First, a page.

I’m getting tired of people who are saying the people who are protesting and demanding that white supremacy monuments are trying to erase history.
Unless you believe that yours is the only version of history that matters.
The more I listen and read, the more I realize the history I was spoon fed in school was whitewashed—cleansed of the rich heritage of others. BIPOC history, with all it’s richness, was swapped out for a misrepresentation or ignoring of how land was gained and jobs got done. Assimilation was the mandate.
As we discussed this over breakfast, my mother made a comment that was insightful. She said that white supremacy didn’t start once people landed on these shores. Nope. I came on the boats. And our founders didn’t stray far from their roots. They may have tried to hide behind the words in their documents, but they didn’t mean that everyone was created equal, or deserved life, liberty, and happiness. No. That was reserved for those whose skin was like theirs.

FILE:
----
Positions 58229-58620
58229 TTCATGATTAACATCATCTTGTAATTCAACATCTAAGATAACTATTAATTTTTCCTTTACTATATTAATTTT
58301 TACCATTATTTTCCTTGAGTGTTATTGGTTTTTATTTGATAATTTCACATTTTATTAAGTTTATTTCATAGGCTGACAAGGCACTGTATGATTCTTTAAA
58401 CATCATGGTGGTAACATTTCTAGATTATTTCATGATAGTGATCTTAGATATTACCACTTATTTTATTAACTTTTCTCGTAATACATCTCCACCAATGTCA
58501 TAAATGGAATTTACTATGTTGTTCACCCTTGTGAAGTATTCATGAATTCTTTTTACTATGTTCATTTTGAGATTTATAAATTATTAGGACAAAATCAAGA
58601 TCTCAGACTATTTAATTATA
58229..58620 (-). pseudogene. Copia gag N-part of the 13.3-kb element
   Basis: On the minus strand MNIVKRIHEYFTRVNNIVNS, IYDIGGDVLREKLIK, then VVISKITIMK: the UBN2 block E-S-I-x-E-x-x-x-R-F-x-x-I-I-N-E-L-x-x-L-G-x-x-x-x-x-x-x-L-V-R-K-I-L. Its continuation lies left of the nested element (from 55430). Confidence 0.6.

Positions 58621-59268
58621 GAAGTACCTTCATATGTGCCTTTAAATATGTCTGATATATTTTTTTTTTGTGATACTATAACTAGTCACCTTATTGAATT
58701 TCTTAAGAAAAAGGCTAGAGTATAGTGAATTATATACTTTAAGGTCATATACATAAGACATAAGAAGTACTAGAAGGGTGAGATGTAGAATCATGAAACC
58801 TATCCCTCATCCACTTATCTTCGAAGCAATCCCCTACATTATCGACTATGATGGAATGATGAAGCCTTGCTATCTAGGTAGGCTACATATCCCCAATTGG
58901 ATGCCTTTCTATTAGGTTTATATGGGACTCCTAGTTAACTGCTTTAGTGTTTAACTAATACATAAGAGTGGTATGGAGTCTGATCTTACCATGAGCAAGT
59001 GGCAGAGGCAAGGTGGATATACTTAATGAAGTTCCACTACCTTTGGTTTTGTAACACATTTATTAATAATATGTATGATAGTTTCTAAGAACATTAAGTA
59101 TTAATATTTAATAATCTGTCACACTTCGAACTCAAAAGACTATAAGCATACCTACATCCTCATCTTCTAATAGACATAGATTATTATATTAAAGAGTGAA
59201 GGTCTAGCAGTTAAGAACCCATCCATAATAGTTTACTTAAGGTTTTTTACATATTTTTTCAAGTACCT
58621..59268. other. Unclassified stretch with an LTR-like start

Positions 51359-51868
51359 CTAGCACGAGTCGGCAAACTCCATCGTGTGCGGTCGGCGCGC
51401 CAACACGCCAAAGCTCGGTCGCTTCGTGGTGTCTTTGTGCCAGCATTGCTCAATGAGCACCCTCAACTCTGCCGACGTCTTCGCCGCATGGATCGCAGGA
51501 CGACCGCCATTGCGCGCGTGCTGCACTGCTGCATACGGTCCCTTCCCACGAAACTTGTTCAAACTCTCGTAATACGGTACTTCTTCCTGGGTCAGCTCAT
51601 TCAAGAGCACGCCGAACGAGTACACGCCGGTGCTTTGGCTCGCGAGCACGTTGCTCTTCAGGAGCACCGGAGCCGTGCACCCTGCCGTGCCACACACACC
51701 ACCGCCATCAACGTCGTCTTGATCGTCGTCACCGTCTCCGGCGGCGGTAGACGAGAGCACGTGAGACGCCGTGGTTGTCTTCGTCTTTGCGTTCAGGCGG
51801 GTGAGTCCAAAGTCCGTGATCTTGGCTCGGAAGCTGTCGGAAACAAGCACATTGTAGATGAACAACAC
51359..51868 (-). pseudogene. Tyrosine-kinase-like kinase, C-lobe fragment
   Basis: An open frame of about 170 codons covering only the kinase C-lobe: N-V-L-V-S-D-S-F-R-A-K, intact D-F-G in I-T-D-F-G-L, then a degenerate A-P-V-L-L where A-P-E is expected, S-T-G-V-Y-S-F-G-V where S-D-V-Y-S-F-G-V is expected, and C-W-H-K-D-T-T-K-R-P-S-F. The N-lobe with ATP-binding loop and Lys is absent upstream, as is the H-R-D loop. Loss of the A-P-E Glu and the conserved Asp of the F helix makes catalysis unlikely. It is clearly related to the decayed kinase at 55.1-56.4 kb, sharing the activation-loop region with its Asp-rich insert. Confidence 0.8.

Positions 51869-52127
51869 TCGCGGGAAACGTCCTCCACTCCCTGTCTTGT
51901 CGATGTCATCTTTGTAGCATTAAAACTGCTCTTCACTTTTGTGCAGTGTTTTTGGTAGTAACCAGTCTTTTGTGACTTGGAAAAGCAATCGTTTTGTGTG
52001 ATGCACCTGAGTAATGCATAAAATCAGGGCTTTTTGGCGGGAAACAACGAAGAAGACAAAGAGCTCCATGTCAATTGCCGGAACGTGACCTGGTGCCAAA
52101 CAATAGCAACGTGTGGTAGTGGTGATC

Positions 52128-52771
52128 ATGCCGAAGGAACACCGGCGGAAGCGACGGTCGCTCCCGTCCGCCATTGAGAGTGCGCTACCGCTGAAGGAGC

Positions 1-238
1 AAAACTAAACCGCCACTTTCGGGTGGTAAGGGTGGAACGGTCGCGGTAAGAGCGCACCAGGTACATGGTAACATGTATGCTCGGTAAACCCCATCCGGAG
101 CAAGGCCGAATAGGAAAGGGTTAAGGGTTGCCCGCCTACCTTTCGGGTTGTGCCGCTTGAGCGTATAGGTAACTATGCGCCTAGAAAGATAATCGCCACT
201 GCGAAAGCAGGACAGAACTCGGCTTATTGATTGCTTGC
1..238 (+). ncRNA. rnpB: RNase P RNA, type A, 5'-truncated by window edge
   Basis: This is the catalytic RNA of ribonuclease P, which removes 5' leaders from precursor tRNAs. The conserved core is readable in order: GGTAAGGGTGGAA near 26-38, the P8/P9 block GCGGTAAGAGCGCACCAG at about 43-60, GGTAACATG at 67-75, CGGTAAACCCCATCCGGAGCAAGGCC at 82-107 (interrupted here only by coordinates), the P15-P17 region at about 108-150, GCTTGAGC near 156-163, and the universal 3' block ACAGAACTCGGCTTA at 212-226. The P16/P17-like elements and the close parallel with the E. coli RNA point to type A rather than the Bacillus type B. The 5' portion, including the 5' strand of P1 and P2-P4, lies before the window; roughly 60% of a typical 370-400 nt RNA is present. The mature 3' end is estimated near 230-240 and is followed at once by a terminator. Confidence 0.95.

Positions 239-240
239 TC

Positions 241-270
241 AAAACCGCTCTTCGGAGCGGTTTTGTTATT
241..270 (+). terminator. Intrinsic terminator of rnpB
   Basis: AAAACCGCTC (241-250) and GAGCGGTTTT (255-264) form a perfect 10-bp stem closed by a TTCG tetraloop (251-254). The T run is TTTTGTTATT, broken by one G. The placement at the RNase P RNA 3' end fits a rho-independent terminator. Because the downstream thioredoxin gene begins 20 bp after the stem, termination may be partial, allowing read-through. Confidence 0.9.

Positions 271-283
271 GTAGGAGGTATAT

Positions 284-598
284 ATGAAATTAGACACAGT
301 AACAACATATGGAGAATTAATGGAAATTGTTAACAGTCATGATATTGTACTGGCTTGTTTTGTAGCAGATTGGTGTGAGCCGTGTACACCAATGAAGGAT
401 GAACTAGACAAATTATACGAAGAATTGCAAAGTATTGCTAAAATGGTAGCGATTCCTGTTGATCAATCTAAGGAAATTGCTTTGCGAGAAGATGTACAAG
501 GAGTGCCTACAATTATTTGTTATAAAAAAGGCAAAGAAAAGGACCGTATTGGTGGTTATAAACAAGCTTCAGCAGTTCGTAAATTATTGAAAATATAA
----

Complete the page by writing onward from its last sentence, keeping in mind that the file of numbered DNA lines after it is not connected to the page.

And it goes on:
What if instead of being afraid of what really happened—or continues to happen—we truly educated ourselves on what transpired, on what has been denied or ignored. What if we read…and listened. What if we made room for others.
Maybe we really could learn something from history.